My GF was a waitress at a popular restaurant that sounds like “bappletrees”.  And the company did the same exact survey and gave something like $5 off a meal to those that participated.  Anyways, the janky part is that if anyone that took that survey answered anything but excellent, all the employees heard about for the next week.

    Which to me defeats the purpose of collecting that data in the first place.

  2. March 18, 2007 at 03:59 | #2

    “But sir, on a scale of 1 to 5, 1 being “Very Dissatisfied” and 5 being “Very Satisfied”, how do you really feel about the survey experience?

    As an IT professional, I can’t buy a bag of tie wraps without someone attempting to survey me over the experience. When did we become so desperate to garner useless information? 4 out of 5 Dentists who can walk and chew gum at the same time say it started in the 1970’s.

  3. March 18, 2007 at 04:18 | #3

    I just caught your teaser about the “perfect shovel”. Now I really am laughing out loud.

    Next time someone calls me with a poor-excellent survey, I plan to answer, “Splunge!” Chances are it will be a kid who never saw the Python bit, and I will patiently explain that “splunge” means, “not quite excellent, but very very good.” I will then patiently listen as surveyor tells me that an answer that is actually on the scale is needed, and then answer, “Splunge!” to the next question.

  4. March 18, 2007 at 07:55 | #4

    As a Quality Manager who deals closely with the pharmaceutical industry, I can explain why we are forced to conduct these useless surveys.  And yes, I hate them as much as you do and agree that they’re useless. 

    Quick background: I work in a metrology lab.  Our raison d’etre is to service and calibrate weighing devices.  As I’m sure you realize, accurate measurements are critical in the pharma industry.  Therefore, the FDA requires that the instruments they use be calibrated on a pre-determined schedule by a company that is accredited by ISO to perform calibrations.  This is why I have a job. 

    I was hired to obtain, and now to maintain, our accreditation.  One of the things that we have to do to maintain our accreditation is to quantitatively demonstrate to our auditors that we are seeking “continuous improvement” of our quality system.  The simplest way to do this is to conduct surveys of our customers regarding the quality of the service we provide, and to respond with some measureable corrective action to any less than stellar response.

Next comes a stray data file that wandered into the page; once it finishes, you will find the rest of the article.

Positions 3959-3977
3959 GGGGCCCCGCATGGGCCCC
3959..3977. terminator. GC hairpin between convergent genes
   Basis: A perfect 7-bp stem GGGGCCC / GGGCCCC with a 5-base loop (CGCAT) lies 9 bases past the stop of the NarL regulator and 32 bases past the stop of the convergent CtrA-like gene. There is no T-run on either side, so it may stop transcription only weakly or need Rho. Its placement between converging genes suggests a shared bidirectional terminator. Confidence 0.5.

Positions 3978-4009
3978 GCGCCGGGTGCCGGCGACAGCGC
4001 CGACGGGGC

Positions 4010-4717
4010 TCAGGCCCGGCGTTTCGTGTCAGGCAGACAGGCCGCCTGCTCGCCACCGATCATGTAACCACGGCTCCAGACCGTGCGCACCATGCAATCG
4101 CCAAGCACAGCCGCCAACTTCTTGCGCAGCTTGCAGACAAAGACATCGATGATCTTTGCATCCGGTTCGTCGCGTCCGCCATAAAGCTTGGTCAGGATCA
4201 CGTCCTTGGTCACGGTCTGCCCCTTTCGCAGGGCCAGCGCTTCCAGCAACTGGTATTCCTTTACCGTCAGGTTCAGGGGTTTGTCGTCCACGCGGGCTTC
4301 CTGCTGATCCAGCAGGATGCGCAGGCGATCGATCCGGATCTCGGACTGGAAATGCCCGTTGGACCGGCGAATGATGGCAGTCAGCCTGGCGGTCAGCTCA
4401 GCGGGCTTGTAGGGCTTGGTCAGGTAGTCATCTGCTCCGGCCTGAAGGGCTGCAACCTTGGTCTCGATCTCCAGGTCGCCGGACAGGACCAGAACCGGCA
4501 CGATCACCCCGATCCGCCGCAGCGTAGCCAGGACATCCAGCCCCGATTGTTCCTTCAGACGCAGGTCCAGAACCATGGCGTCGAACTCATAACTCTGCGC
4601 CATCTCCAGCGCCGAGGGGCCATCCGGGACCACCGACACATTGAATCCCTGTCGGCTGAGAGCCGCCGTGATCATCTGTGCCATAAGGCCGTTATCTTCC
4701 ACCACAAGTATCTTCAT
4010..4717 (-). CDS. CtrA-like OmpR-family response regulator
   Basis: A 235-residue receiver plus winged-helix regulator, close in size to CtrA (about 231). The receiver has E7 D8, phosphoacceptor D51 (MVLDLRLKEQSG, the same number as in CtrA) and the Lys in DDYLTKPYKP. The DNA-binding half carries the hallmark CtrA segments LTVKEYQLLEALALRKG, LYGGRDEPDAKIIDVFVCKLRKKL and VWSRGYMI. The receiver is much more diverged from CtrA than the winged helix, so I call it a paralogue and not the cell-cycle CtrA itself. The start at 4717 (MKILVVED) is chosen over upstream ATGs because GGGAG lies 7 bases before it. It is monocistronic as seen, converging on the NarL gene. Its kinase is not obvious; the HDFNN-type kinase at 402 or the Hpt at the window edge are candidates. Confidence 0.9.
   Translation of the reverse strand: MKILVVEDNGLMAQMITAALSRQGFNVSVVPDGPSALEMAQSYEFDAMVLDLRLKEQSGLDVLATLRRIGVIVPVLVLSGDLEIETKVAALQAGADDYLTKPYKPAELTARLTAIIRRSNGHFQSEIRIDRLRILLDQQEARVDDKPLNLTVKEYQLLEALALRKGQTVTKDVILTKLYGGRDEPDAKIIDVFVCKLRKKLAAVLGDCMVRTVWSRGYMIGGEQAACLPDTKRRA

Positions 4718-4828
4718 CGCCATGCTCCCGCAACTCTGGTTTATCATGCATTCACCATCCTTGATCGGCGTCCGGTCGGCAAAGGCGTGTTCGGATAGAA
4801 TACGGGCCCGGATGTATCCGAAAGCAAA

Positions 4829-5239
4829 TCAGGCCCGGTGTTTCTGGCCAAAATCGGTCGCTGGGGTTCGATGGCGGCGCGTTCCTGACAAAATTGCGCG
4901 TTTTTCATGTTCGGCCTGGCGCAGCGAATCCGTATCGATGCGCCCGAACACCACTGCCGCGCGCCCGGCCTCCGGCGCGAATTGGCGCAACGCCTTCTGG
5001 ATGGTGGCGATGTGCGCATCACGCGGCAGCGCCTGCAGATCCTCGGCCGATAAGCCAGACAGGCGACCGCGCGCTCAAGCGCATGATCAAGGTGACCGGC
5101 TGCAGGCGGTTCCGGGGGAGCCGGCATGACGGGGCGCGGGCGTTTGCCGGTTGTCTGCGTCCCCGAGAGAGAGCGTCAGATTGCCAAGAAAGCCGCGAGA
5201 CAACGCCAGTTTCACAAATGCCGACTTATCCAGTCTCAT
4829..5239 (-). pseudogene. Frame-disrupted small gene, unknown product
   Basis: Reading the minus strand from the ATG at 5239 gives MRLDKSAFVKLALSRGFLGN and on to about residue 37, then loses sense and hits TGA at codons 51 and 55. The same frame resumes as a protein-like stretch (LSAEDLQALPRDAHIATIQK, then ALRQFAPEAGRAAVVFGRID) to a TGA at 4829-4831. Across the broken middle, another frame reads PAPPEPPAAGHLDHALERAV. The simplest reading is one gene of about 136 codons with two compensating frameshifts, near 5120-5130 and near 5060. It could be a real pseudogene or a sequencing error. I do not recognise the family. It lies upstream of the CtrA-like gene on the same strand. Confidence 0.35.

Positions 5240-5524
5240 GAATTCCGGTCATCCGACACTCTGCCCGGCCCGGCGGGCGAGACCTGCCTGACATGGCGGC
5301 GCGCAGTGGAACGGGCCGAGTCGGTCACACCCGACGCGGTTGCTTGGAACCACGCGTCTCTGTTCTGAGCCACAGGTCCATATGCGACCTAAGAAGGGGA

I have found that the best way to get usable data is to specifically interview the Quality Managers employed by our customers.  They understand best the purpose of the survey, and will give the most usable answers.  The guy on the line who actually USES the instrument doesn’t give a flying rat’s patootie about my survey.

  5. March 19, 2007 at 11:27 | #5

    It’s like those old anthropology studies in the 60s, when they came up with all these daft conclusions about small isolated communities (such as: they don’t have rape, or crime, or war and so on). Basically the natives lied to them during the survey because they thought it was funny to make fun of the strange foreigners. And you know, it WAS pretty funny.

  6. Lucas
    March 19, 2007 at 11:50 | #6

    Remember when Homer got “The first annual award for achievement in the field of excellence.”

  7. Abhilasha
    March 19, 2007 at 14:57 | #7

    Well the funniest experience I had answering a survey was when I had to call Dell about some problem in the server and they sent me new parts …

    This girl called me up and among a 100 other questions asked me if there was a dell technician who came to install the components..I said no..and the very next question was ..Was the technician polite …

    HELLOOO..no one came…i guess no one was polite then…

    I guess am just rambling…